Today, the agencies set internal deadlines in business days, not calendar days, and these guidelines are not absolute. This is understandable; in general, weekends are not intended to be workdays, and daily circumstances change. But the statutory deadlines of HSR are set in calendar days, not business days, and they are deadlines, not guidelines. We believe the agencies must conform their internal procedures to the real world. While we recognize the complications this recommendation presents, we believe that internal deadlines should be set in calendar days, not business days, to conform to the reality of the statutory deadlines. In addition, we believe that aggressive and binding clearance deadlines must be set in order to produce an effective and rapid clearance process. While we appreciate the rigidity of these suggestions, and recognize that there may need to be some mechanism for rare exceptions (perhaps only invoked by the agency head or some other senior official so that it is reserved for truly exceptional circumstances), we believe that aggressive deadlines with real consequences are an important management tool in any effective clearance program.
We believe that the agencies should agree to a jointly staffed Clearance Office, and commit to the goal of resolving the vast majority of clearances, thus leaving the allocated agency staff free to contact third parties, by the end of the 5th calendar day following the initiation of the clearance process (defined as the time that the HSR filing is deemed to be officially made or the time that a specific clearance request is made by either agency). Internal agency procedures should be adjusted to enable this goal to be met, as outlined below.
Joint Clearance Office. The most obvious way to deal with the internal differences in procedure and vocabulary is to create a joint clearance office. The current system to some degree institutionalizes competition, not cooperation; even operating in good faith, there is some significant incentive (from peer pressure if nothing else) to advance the views and preferences of the agency one represents. We believe that this is generally overcome by the desire of all involved to do the right thing, but when it is not clear what the "right thing" is in the current environment, institutional interests can become more powerful. This process should not be competitive; how matters are allocated, from a "good government" perspective, should have little to do with what individual lawyers or even agencies would prefer. Given our view that it makes little difference in most cases which agency handles any particular matter, we believe that the most efficient way to manage the clearance process is to remove it as completely as possible from internal agency pressures.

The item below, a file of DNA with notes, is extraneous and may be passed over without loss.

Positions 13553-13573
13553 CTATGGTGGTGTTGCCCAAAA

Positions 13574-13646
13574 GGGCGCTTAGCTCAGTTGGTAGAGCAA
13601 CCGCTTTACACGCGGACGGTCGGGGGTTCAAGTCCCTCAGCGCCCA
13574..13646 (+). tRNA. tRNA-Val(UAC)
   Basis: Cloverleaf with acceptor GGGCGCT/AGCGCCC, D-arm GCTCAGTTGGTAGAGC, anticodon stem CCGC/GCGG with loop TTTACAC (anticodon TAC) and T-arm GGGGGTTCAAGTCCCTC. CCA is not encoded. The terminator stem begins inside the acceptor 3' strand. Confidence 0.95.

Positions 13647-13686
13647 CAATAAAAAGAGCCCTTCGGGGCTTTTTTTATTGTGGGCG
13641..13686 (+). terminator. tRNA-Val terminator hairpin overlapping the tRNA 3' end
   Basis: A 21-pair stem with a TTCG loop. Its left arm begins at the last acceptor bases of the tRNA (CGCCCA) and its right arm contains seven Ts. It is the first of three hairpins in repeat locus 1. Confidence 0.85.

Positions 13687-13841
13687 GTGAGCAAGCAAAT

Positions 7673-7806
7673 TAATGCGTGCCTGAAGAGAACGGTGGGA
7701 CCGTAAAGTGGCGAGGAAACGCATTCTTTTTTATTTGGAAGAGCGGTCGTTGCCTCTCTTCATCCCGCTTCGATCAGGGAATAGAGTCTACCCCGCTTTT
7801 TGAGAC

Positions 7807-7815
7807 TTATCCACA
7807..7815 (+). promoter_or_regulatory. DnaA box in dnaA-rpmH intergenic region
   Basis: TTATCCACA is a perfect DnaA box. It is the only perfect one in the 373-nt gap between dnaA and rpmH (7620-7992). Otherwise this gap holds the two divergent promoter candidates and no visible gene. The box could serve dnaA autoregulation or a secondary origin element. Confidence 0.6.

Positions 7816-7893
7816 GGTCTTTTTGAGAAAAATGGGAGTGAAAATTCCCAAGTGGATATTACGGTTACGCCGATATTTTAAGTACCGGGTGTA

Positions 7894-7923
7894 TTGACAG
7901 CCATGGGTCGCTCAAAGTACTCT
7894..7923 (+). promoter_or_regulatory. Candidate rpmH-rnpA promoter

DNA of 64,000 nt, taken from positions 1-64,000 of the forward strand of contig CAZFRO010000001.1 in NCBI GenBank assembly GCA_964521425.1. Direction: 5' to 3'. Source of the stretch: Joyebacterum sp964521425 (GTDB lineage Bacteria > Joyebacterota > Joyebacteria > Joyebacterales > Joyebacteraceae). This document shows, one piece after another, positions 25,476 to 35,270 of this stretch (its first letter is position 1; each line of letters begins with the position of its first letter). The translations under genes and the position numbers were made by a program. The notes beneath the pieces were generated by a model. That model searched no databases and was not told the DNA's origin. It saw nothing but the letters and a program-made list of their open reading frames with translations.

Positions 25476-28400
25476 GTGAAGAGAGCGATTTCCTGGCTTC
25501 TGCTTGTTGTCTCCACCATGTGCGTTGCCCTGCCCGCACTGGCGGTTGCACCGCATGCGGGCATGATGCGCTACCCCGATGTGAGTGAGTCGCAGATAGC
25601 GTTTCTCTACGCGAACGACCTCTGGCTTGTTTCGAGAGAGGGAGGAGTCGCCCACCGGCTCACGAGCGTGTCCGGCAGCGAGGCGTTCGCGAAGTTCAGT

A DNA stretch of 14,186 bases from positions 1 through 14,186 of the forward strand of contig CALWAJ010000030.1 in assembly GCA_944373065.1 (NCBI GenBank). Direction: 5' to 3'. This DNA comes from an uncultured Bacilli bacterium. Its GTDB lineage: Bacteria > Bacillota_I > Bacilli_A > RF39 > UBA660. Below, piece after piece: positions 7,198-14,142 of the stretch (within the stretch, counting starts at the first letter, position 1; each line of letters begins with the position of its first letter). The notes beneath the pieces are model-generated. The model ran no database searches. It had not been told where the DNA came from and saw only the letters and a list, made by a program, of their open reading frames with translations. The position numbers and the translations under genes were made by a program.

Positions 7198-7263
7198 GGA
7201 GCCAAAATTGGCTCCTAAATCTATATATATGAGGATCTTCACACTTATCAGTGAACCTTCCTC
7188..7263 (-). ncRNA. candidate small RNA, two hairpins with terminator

Conceptually, this is fairly easy. A Joint Clearance Office could be established and staffed for the sole purpose of managing the clearance process. Ideally, the costs would be borne equally by both agencies, and evaluation and compensation would be based on success in efficient management of the process. At least in time, those involved would come to see their task as serving the public interest in efficient antitrust enforcement, and not in protecting or advancing the interests of a particular enforcement agency. But since we are dealing with the Federal Government, implementing this simple concept would be more difficult. The intricacies of joint funding are beyond our expertise, and the complications of joint staffing may be beyond anyone's expertise. But it is obvious from looking around that this can be done -- with temporary details and agency reimbursements, if in no other way. We defer to the experts on how this can best be accomplished.
Even if for some reason this cannot be fully accomplished in the near term, the basic goal could be met with the creation in one agency (probably, given its structure and general responsibility for the HSR process, the FTC) of a Clearance Office that was jointly staffed and charged with operating as an independent clearance management body. This is less desirable because it seems potentially less permanent, but with the proper agreements and public statements probably would accomplish the purpose for the time being while a more permanent solution was worked out. The advantages of this approach are so obvious that we find it hard to believe that it could not be accomplished with the cooperation of both agencies (and the Congress, if necessary).
Given the bureaucratic complexities, we have also considered other steps that each agency could undertake to accomplish a more efficient clearance process. The following recommendations assume continued separate staffing of this function at each agency: